Common English Idioms About Money

by | Last updated Dec 14, 2023 | English Learning

Discussing money in English? Check out useful Idioms About Money.Money is a subject that impacts everyone’s daily existence to some extent. Therefore, it’s understandable that money idioms and expressions are firmly rooted in the English language. In this blog post, we’ll examine 12 well-known English money idioms, unraveling their origins and meanings. Whether you’re a non-native English speaker seeking to enhance your language skills or a native speaker intrigued by the origins of these idioms, this post is tailored for you. Let’s delve into the captivating realm of English money idioms!

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Money idioms in English

1. Go Dutch

The phrase “go Dutch” signifies that individuals cover their own expenses, typically in a restaurant setting. This term is commonly employed when a couple is on a date.

For example: You paid for dinner last Saturday. This time let’s go Dutch, okay?

2. Gravy train

This financial expression pertains to employment and implies that an individual earns a substantial income without putting in much effort or hard work.

For example: Lucky Tim! His job is a real gravy train.

3. Money to burn

When an individual possesses more money than necessary, allowing them to purchase nonessential or extravagant items, it is expressed as having “money to burn.”

For example: Mr. Brown bought a new Ferrari last week. He’s got money to burn.

4. Tighten your belt

This financial expression describes a contrasting scenario to the previous idiom. When an individual has insufficient money to sustain their living expenses, they must “tighten their belt.” In essence, this means cutting expenses, living with less money, reducing food intake (symbolized by “tightening the belt” as a person might get thinner), and making financial adjustments.

For example: We were both laid off, so it looks like we’ll have to tighten our belts until we find work.

5. Balance the books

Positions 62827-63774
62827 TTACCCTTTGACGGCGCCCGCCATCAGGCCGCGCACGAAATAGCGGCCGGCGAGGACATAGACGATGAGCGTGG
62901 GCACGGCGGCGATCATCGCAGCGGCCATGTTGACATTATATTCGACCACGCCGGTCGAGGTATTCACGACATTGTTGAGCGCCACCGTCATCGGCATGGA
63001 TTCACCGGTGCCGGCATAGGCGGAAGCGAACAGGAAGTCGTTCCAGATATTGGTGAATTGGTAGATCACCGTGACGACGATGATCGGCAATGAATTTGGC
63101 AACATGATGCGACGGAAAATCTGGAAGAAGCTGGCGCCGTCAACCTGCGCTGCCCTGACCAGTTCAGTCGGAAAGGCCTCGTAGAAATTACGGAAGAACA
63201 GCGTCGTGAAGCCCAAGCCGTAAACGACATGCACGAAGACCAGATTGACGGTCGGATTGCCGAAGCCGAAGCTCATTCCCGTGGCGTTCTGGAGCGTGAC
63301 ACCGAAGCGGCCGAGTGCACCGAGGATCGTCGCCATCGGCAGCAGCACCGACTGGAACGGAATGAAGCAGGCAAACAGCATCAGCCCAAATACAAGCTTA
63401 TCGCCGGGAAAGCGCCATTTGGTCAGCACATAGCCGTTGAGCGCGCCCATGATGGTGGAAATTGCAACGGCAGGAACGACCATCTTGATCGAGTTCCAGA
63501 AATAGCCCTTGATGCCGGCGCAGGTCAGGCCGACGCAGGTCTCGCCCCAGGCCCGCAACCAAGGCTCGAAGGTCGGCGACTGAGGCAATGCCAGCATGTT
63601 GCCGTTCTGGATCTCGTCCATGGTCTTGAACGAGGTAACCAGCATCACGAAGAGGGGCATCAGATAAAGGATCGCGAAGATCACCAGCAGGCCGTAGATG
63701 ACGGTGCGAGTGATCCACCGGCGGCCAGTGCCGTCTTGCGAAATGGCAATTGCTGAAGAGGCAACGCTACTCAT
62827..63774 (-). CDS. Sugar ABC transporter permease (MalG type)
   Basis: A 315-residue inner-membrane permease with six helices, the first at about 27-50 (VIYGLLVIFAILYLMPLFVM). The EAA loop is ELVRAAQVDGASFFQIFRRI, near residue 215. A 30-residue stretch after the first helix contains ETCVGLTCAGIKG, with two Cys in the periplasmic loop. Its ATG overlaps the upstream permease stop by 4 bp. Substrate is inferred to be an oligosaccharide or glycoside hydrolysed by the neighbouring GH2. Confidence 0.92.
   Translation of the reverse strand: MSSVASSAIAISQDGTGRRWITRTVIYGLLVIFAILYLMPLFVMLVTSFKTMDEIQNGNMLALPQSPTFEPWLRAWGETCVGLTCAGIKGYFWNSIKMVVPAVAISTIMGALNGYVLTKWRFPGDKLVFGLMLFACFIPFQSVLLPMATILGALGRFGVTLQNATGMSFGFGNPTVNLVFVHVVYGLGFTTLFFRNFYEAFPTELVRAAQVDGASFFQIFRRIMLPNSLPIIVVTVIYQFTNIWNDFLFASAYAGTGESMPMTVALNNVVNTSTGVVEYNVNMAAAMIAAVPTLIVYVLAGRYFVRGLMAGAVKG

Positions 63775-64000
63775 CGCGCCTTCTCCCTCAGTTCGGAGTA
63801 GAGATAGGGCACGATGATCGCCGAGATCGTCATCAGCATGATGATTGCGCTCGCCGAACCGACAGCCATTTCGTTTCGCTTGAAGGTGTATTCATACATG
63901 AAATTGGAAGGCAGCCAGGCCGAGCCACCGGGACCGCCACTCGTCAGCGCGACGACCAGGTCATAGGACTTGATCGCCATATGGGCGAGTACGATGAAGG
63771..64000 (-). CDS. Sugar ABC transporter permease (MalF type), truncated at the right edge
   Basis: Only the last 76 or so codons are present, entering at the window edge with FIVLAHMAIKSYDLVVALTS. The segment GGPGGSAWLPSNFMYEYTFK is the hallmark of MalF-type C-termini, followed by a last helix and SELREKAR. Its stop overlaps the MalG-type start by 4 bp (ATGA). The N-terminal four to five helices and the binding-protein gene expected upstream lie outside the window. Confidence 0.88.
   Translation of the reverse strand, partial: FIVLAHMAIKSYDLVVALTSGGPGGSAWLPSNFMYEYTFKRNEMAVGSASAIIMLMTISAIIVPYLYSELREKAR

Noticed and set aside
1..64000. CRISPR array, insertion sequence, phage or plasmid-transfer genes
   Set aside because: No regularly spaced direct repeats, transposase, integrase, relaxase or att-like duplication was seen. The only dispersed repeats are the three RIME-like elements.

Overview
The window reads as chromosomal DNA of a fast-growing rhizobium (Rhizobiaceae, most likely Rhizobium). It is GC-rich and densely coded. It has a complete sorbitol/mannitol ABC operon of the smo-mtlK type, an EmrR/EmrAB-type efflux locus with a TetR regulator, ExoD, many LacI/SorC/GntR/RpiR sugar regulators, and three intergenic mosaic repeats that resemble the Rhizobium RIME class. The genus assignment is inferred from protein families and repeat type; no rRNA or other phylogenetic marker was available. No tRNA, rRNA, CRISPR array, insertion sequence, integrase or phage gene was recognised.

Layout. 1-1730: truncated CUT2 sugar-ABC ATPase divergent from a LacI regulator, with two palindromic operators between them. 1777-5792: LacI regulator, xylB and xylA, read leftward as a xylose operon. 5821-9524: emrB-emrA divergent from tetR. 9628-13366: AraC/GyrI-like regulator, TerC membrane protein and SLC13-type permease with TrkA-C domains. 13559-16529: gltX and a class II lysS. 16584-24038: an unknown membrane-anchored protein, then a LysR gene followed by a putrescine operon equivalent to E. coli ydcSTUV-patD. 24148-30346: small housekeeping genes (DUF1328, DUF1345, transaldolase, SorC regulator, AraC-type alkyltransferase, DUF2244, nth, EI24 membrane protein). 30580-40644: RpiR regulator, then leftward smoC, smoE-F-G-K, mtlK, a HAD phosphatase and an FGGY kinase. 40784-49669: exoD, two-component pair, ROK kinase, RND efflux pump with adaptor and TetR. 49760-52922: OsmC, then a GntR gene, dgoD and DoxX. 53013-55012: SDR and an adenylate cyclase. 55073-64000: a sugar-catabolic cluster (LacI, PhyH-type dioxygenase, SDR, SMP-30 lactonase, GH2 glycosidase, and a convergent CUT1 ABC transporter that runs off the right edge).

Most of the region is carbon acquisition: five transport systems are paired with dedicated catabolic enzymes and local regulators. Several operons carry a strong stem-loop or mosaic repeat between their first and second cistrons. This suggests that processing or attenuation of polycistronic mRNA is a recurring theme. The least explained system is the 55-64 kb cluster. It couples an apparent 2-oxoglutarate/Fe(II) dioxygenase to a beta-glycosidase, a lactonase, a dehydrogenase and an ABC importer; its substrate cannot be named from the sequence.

Our initial financial idiom is a term from accounting that signifies “settling accounts at the conclusion of an accounting period by reconciling the totals of both debit and credit sides, ultimately determining the profit or loss incurred during that period.”

For example: “Mary works in the accounting department, and at the end of every month she has to balance the books.”

6. Bring home the bacon

This English expression denotes “earning sufficient income to provide for one’s family.”

For example: Mary stays home and takes care of the children, and her husband John brings home the bacon.

7. Nest egg

I believe a lot of us possess, or have had, a nest egg. This phrase pertains to money set aside for a specific occasion or for retirement.

For example: I’ve been saving money for many years so I’ll have a nice nest egg when I retire.

8. Cook the books

This expression is utilized to characterize an unscrupulous accountant or bookkeeper. It signifies “manipulating information in accounting or financial records.”

For example: Steve was fired when the board of directors found out he was cooking the books.

9. Golden handshake

This idiomatic phrase indicates that an employee, typically in upper management, is either laid off or opts for early retirement and receives a substantial amount of money as severance pay.

For example: The MPI Company gave 50 of its employees the golden handshake last week.

10. Cheapskate

This financial idiom is employed to characterize an individual who is frugal, someone not inclined to be generous with their money, and who avoids spending it willingly.

For example: Bill is such a cheapskate

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11. Money doesn’t grow on trees

Numerous parents use this phrase when their children request them to make purchases or consistently spend money. It conveys the idea that money is not limitless, emphasizing the notion that not everyone has an inexhaustible supply of funds. (Another idiom for individuals born into wealth is “born with a silver spoon in their mouth.”)

For example: “Mum, I want all these computer games. Please, buy them for me!” “Calm down, Paul, money doesn’t grow on trees. I can buy only one of them, so decide which one you want.”

To sum up, money idioms and expressions play a crucial role in the English language, enhancing our communication skills when understood. In this blog post, we delved into 12 widely-used money idioms, unraveling their origins and meanings. Ranging from ‘break the bank’ to ‘tighten your belt,’ these idioms provide an intriguing glimpse into the historical and cultural aspects of finance in English-speaking regions. The next time you encounter one of these idioms, you can impress others with your understanding of its origin and significance.

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